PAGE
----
UN-led Action Group urges peaceful democratic transition in Syria but leaves Assad’s fate open

UN Photo/David Manyua

Top United Nations and foreign officials met in Geneva on Saturday to present a plan for a peaceful democratic transition in Syria that they hope would end the escalating violence. 

Read more: UN Human Rights Council reports ‘quickly deteriorating’ conditions in Syria

“Everyone here is gravely alarmed at the situation in Syria. We strongly condemn the continued and escalating killing, destruction and human rights abuses,” said U.N. Special Envy Kofi Annan. “Today the international community has taken its cooperation to a stronger level, by being clearer and more specific. They have laid out a path that we hope the Syrian people can embrace and work with.”

The U.N.-backed Action Group called for a “Syrian led-political process leading to a transition that meets the legitimate aspirations of the Syrian people and enables them independently and democratically to determine their own future.”

The group’s five-page plan, however, left out any explicit demand for President Bashar al Assad to step down – an omission likely due to the influence of Russia and China, both of which are allies of Syria.

But Secretary of State Hillary Rodham Clinton insisted that the plan would pave the way for a post-Assad future.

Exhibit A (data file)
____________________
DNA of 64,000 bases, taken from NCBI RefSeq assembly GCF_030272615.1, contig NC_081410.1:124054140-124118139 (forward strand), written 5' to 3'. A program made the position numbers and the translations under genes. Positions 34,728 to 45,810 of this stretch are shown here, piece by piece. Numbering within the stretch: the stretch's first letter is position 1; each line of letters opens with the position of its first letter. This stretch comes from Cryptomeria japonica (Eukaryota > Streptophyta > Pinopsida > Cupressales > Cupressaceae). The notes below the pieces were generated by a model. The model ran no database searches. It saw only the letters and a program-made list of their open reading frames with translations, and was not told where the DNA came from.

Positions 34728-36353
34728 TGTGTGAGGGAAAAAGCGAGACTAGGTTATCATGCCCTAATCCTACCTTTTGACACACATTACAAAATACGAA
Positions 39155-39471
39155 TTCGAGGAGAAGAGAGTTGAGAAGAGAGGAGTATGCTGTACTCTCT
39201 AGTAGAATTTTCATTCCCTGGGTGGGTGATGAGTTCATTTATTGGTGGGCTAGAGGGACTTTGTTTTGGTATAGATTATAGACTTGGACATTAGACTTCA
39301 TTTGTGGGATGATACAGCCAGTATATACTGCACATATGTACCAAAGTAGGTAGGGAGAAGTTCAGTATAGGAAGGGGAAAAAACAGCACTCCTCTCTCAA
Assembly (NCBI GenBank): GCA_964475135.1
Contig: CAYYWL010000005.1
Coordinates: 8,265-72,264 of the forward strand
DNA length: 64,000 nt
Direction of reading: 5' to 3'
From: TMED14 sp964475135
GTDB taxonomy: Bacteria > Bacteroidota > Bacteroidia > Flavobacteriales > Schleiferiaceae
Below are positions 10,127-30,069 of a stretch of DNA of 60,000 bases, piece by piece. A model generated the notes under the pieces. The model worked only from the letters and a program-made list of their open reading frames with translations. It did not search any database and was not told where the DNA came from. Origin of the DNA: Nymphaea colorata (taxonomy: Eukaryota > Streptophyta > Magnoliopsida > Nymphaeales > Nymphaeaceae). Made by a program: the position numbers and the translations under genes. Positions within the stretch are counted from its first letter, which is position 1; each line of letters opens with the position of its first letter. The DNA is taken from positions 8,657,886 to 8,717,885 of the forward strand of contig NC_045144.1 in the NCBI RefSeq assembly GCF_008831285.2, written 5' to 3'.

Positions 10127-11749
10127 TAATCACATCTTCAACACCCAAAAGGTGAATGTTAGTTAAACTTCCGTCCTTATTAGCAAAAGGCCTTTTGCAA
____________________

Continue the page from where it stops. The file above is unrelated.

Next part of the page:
“Assad will still have to go. He will never pass the mutual consent test, given the blood on his hands,” said Clinton. “As long as Assad continues to wage war against the Syrian people – and he himself now calls this a war – the international community must keep ratcheting up the pressure on the regime to halt the violence…We and our partners made absolutely clear to Russia and China that it is now incumbent upon them to show Assad the writing on the wall.”

The U.N. estimated that more than 10,000 people have been killed in Syria since the ‘Arab Spring’-inspired pro-democracy movement began in March 2011 when demonstrators took to the streets to protest Assad’s brutal and oppressive regime.

Violence has worsened since the U.N.-brokered cease-fire broke down last month, and the U.N. Human Rights Council reported the intensification of military attacks against civilians.

In a speech to his cabinet last week, Assad declared that Syria was in a “state of war” and called on his government to direct all resources to “winning this war.”

Read more: NATO condemns Syria’s attack on Turkish aircraft

Clinton warned that the conflict in Syria could destabilize its neighboring countries in the Middle East.

“If Syria spirals further into civil war, not only will more civilians die, not only will more refugees stream across the borders, but instability will most certainly spill into neighboring states,” she said. “The stakes of inaction by the international community are just too high.”

 

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